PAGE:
Privatization of Prisons is No Solution for Overcrowding

Recent events in Alabama have brought national attention to the issue of prison privatization. Agricultural labor shortages have arisen as undocumented immigrants flee the state to escape harsh new laws. Meanwhile, newly detained immigrants are housed in private facilities and forced to work in the fields. Prison privatization is not limited to immigration detention, however, and the practice has been gaining momentum over the last two decades.

Faced with fiscal crises, many states are arriving at bipartisan agreements that overcrowded prisons must become a focus in order to reduce budget deficits. Unfortunately, instead of addressing the root problems of mass incarceration by reforming sentencing laws and scaling back the War on Drugs, many states have turned to prison privatization as a solution; from 1990 to 2009, the number of people incarcerated in private facilities increased by more than 1600%. But privatization is no solution. It only serves to exacerbate the problem and corrupt the prison system.

The largest private prison corporations, Corrections Corporation of America (CCA) and the GEO Group, have spent millions of dollars trying to convince federal and state legislators that privatization saves taxpayer money without sacrificing tight security and adequate conditions for prisoners. However, the evidence supporting this claim has been mixed at best. A study by the U.S. Bureau of Justice Statistics concluded that promised cost savings “have simply not materialized.” When cost savings are reported, they are often mitigated by private prisons’ tendency to refuse high-cost inmates.

Even if cost savings were substantial, prison privatization is intrinsically incompatible with the supposed goals of the U.S. prison system. Private prisons have few incentives to pursue meaningful rehabilitation or reduce recidivism rates. In fact, they have a vested interest in the continuation of the United States’ incomparably high incarceration rates. The CCA acknowledged this fact in its 2010 Annual Report filed with the Securities and Exchange Commission: “[Our] growth depends on a number of factors we cannot control, including crime rates and sentencing patterns…. The demand for our facilities and services could be adversely affected by the relaxation of enforcement efforts, leniency in conviction and sentencing practices or through the decriminalization of certain activities….”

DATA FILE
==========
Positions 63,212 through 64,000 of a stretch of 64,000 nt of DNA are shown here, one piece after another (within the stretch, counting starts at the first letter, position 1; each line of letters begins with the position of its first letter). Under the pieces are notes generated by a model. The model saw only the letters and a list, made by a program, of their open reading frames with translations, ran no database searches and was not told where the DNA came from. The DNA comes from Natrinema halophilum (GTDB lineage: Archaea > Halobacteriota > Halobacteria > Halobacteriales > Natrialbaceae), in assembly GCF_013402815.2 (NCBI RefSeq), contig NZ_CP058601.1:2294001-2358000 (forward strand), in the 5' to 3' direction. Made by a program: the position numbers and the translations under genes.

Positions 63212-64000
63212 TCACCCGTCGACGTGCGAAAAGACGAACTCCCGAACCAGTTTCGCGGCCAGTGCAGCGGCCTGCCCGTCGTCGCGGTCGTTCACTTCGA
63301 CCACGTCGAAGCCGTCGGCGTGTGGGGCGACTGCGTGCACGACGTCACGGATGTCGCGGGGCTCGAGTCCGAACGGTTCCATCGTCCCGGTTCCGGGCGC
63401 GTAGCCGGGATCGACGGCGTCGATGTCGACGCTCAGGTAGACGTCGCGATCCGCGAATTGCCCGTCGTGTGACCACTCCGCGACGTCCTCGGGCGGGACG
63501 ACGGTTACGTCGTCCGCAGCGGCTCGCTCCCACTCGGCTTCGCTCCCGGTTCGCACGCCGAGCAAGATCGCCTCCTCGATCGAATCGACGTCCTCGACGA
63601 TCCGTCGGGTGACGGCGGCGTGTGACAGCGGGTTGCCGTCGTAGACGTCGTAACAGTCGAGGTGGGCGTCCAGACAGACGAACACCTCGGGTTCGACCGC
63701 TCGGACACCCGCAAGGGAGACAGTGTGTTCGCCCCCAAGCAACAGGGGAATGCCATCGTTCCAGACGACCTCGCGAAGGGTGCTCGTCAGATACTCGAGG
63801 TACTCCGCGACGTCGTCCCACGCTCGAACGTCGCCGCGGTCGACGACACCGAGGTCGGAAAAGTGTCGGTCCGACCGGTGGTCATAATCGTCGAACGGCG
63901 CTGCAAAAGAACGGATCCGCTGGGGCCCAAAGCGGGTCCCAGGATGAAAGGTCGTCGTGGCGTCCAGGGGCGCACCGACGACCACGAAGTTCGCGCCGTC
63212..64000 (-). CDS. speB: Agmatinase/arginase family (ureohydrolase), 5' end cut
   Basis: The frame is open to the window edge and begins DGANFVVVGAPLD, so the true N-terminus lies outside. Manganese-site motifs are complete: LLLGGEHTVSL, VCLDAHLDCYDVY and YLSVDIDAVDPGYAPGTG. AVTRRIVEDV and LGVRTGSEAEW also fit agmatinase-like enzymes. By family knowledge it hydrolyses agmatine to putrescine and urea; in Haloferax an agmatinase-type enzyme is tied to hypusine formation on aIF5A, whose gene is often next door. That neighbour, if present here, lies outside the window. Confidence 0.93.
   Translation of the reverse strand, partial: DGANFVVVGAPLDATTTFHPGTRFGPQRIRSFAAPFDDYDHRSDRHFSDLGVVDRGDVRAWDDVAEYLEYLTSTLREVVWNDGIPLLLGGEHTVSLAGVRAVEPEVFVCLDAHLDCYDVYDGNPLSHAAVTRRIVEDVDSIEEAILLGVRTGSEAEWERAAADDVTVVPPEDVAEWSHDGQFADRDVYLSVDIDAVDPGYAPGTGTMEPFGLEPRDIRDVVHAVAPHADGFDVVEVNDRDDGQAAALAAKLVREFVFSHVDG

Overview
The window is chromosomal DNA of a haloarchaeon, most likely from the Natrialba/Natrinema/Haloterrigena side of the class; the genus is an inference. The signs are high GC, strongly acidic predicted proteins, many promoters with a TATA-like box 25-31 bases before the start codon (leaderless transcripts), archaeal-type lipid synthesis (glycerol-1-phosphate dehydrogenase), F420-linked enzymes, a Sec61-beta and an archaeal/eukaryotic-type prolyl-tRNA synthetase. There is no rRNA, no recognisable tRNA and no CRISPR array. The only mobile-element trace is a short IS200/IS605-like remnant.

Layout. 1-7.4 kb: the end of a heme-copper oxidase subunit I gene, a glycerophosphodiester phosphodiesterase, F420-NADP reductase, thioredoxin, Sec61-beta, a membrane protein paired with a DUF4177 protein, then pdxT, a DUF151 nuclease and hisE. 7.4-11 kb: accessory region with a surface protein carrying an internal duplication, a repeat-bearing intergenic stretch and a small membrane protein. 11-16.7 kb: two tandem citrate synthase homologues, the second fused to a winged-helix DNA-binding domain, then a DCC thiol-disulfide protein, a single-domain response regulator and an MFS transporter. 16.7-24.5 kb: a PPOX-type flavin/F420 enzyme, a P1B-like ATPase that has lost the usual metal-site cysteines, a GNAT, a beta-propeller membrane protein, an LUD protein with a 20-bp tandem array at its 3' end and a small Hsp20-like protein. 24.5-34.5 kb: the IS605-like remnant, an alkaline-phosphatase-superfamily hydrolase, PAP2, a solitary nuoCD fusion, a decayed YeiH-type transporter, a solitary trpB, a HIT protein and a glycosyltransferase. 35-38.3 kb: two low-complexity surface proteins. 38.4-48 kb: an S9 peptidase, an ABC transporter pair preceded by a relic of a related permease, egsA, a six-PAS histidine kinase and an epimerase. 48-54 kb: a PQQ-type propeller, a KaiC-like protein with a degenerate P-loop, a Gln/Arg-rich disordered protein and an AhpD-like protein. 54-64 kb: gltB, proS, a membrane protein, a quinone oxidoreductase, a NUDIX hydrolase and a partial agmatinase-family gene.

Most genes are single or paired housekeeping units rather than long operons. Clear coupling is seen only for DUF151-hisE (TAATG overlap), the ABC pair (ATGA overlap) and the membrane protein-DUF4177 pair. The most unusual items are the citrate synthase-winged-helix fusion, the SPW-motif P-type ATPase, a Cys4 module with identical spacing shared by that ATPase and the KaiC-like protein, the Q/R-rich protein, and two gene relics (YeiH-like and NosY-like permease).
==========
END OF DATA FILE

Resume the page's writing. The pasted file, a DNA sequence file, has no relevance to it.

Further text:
In order to ensure a steady flow of inmates, and thus a steady flow of profits, private prison corporations lobby for “tough on crime” laws that lock up petty offenders for long periods of time and do little to curb crime rates. They have historically enjoyed close ties with state legislators through conferences hosted by the American Legislative Exchange Council (ALEC), which advocates harsh sentencing laws. At the conferences, corporations write “model bills” with legislators that have contributed to the escalation of mass incarceration. 

While most lobbying efforts are legal, though ethically dubious, one extreme example of corporate influence is the high-profile “kids for cash” scandal that made headlines in February: A Pennsylvania judge accepted nearly $1 million in kickbacks from the developer of private juvenile facilities in exchange for sentencing young defendants to prison for minor offenses. Meanwhile, those sent to private prisons cannot be assured of adequate treatment, as there have been several recent cases of private prisons with substandard conditions and high levels of violence, including one in Idaho dubbed the “gladiator school.”

The privatization of prisons corrupts the judicial system and avoids the tough but necessary task of reforming the overly harsh sentencing laws that have resulted in mass incarceration. Regardless of dubious claims of decreased costs, for-profit prisons have perverse incentives and conflicts of interest that prevent them from prioritizing humane conditions, rehabilitation, and low recidivism.

Photo Credit: APFN

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Jessica Miller

Jessica recently graduated with a B.A. in Political Science from Kenyon College and now works in Washington, DC, as a job counselor. She helps find work for unemployed individuals, primarily ex-offenders and recent immigrants. As a result of her experiences on the job, she has developed an interest in sentencing reform, drug policy, and the barriers that former inmates face upon re-entry.

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